(I wrote this after an evening walk sometime in April.)
The wind pushes at my back as it does the white blossoms from the early bloomed tree.
They scatter around and in that moment, as the petals are seemingly suspended in the air – defying gravity or utilizing their lift – I am transported thru time and imagine the ashes of Auschwitz and whether the neighboring inhabitants knew the source of the grey flakes. If they knew, what masterful mismanagement of humanity to ignore the systemic erasure of groups of people – disabled, gays, jews, allies… Those who learned of the atrocities after the ashen prisons were shut down – for I refuse to call them camps. Camps are for vacationing, fishing, and smores, not gas chambered showers, pits of bodies, and forced famine – what actions did the late learners engage in? In what ways did they make sense of willful ignorance? How did the silent alleviate the pangs of complicity? Could they ever see dandelion seeds float in the breeze the same way? What benign experiences and serene gifts of Nature were never the same? And if it was such for the complicit, how did family members who lived through the vapid prisons process such reminders and taunting? Or did the grey flakes become the serene petals in the breeze as a means of managing the horrors in real time?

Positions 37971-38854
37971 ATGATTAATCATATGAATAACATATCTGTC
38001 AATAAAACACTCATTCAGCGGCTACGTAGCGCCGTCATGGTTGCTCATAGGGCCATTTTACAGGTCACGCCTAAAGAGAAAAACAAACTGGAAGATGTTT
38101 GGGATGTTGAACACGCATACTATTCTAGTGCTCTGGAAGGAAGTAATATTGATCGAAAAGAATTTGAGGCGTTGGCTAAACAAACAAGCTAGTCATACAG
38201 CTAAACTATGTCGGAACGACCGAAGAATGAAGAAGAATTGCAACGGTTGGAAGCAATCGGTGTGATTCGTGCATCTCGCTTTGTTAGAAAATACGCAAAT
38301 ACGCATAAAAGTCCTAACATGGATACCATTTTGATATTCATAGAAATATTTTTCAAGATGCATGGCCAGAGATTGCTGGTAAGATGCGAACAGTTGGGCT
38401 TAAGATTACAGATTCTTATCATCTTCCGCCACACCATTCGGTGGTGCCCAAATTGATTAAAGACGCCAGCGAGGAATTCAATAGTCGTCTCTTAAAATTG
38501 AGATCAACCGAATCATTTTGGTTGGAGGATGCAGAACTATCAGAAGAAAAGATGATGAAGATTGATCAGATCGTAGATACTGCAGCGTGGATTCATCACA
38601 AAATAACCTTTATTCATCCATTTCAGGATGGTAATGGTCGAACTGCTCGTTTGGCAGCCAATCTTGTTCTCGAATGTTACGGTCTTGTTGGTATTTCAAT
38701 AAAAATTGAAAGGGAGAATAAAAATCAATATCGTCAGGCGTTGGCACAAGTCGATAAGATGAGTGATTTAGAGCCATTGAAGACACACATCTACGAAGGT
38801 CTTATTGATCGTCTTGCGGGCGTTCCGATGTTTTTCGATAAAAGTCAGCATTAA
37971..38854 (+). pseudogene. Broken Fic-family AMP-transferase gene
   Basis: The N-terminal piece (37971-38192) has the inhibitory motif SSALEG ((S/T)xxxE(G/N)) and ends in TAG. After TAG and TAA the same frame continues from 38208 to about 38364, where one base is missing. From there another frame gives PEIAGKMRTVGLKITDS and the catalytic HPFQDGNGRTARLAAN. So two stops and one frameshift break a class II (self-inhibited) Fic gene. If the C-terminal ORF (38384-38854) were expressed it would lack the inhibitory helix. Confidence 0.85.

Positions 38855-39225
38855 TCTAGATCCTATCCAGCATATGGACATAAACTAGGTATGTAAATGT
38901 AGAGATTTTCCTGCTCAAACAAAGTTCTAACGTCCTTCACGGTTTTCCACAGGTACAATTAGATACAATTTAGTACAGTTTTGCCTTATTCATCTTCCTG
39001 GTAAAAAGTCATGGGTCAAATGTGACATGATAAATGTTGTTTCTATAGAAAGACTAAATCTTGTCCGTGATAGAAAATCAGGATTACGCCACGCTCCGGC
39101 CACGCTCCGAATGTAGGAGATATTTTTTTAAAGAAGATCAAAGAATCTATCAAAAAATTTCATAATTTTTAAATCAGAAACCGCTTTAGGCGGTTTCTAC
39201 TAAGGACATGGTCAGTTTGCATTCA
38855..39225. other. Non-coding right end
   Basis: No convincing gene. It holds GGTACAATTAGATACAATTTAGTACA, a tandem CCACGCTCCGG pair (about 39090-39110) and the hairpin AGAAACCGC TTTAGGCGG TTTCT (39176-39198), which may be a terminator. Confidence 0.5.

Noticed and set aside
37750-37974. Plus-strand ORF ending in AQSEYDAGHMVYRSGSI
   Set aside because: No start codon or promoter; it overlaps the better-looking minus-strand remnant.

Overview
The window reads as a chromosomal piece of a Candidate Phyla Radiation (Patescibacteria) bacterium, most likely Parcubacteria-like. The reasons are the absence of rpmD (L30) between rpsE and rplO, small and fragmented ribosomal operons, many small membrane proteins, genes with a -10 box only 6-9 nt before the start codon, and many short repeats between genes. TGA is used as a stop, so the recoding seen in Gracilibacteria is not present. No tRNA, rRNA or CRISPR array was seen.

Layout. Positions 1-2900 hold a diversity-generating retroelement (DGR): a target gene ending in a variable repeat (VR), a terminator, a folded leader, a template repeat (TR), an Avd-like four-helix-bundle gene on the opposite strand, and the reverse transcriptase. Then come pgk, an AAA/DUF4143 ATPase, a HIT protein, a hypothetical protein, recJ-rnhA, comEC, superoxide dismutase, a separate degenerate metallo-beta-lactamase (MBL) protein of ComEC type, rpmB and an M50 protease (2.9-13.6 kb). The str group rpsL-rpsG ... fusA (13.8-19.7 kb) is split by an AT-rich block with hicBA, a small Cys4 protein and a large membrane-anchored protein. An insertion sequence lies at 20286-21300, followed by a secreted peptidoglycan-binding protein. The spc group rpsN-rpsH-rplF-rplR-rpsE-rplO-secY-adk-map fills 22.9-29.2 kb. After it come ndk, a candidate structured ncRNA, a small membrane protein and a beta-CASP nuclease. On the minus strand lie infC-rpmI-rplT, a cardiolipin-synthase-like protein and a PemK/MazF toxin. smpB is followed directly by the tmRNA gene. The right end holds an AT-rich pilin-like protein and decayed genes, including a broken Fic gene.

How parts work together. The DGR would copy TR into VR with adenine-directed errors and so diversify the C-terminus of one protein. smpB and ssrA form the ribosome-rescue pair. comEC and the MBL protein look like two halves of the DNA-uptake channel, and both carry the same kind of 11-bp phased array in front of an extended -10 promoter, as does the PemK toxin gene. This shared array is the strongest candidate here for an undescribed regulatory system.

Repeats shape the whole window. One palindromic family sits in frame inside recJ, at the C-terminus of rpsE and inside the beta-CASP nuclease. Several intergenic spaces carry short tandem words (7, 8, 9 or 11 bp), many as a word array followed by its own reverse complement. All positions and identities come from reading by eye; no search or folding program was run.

It’s a simple reminder of our past – white petals floating on air – and I wonder what our reminders will be when we finally recognize our own complicity in a system of inequality where the status quo is as second-nature to most – at least for some matter – as clamping your eye shut when debris finds its way past the lashes.